- A1A (1974)
“A Pirate Looks at Forty” by Rick Ollerman
- Changes in Latitudes, Changes in
“Tampico Trauma” by Michael Bracken
- Son of a Son of a Sailor (1978)
“Cheeseburger in Paradise” by Don Bruns
- Volcano (1979)
“Volcano” by Alison McMahan
- Coconut Telegraph (1981)
“Incommunicado” by Bruce Robert Coffin
- Somewhere Over China (1981)
“If I Could Just Get It On Paper” by Lissa Marie Redmond
- One Particular Harbour (1983)
“We Are the People Our Parents Warned Us About” by Elaine Viets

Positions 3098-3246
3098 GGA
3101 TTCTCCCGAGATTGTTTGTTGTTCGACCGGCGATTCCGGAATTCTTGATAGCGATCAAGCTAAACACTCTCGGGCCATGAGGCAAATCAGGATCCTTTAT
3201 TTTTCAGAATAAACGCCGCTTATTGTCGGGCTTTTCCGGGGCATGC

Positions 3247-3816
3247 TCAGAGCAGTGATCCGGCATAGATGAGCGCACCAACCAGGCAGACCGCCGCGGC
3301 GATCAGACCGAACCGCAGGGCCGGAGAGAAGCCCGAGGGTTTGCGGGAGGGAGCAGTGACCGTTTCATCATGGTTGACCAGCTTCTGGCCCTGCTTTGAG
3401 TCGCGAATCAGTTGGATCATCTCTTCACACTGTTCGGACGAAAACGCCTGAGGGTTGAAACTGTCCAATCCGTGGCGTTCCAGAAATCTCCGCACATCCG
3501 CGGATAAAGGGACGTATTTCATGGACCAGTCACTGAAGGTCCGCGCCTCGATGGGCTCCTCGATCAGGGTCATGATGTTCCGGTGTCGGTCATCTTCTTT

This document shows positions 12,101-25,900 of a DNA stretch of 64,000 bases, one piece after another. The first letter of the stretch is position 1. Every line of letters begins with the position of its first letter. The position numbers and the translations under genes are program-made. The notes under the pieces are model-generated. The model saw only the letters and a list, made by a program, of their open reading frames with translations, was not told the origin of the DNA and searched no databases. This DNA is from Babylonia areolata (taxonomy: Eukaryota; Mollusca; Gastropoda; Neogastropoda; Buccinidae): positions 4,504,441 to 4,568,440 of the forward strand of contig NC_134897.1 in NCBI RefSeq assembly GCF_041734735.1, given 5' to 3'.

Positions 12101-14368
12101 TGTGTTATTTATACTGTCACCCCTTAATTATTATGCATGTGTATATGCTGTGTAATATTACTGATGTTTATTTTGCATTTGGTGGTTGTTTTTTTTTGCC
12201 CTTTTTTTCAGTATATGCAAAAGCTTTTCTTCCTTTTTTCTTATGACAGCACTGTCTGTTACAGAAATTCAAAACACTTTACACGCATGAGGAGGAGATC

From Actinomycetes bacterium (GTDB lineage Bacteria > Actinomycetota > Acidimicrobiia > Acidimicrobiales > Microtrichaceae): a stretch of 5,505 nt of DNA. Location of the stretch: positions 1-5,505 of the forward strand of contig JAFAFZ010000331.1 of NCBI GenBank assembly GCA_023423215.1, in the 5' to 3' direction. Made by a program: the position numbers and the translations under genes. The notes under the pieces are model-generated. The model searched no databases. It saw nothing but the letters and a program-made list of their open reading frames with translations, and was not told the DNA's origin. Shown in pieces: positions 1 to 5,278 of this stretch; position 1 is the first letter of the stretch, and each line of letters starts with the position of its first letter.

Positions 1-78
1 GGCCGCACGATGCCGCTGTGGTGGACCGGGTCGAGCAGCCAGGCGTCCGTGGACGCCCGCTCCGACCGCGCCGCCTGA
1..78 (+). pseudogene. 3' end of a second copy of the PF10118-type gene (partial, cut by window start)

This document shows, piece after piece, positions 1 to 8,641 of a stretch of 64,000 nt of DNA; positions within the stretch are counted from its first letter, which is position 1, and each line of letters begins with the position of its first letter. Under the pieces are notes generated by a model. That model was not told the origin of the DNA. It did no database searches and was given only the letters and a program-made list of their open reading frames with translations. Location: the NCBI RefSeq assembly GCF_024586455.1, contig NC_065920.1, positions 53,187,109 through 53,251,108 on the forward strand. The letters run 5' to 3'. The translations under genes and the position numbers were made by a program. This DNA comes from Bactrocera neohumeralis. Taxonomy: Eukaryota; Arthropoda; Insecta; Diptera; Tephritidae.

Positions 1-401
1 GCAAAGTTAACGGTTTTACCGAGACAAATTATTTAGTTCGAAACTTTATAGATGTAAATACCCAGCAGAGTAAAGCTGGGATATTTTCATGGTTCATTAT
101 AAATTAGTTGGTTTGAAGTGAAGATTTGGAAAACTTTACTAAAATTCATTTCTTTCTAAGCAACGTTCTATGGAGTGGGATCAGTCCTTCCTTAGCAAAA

- Riddles in the Sand (1984)
“Who’s the Blond Stranger?” by Robert J. Randisi
- Last Mango in Paris (1985)
“Everybody’s on the Run” by Laura Oles
- Hot Water (1988)
“Smart Woman (in a Real Short Skirt)” by Isabella Maldonado
- Off to See the Lizard (1989)
“The Pascagoula Run” by Jeffery Hess
- Don’t Stop the Carnival (1998)
“Public Relations” by Neil Plakcy
- Beach House on the Moon (1999)
“Spending Money” by John M. Floyd
- Songs from St. Somewhere (2013)
“Einstein Was a Surfer” by M.E. Browning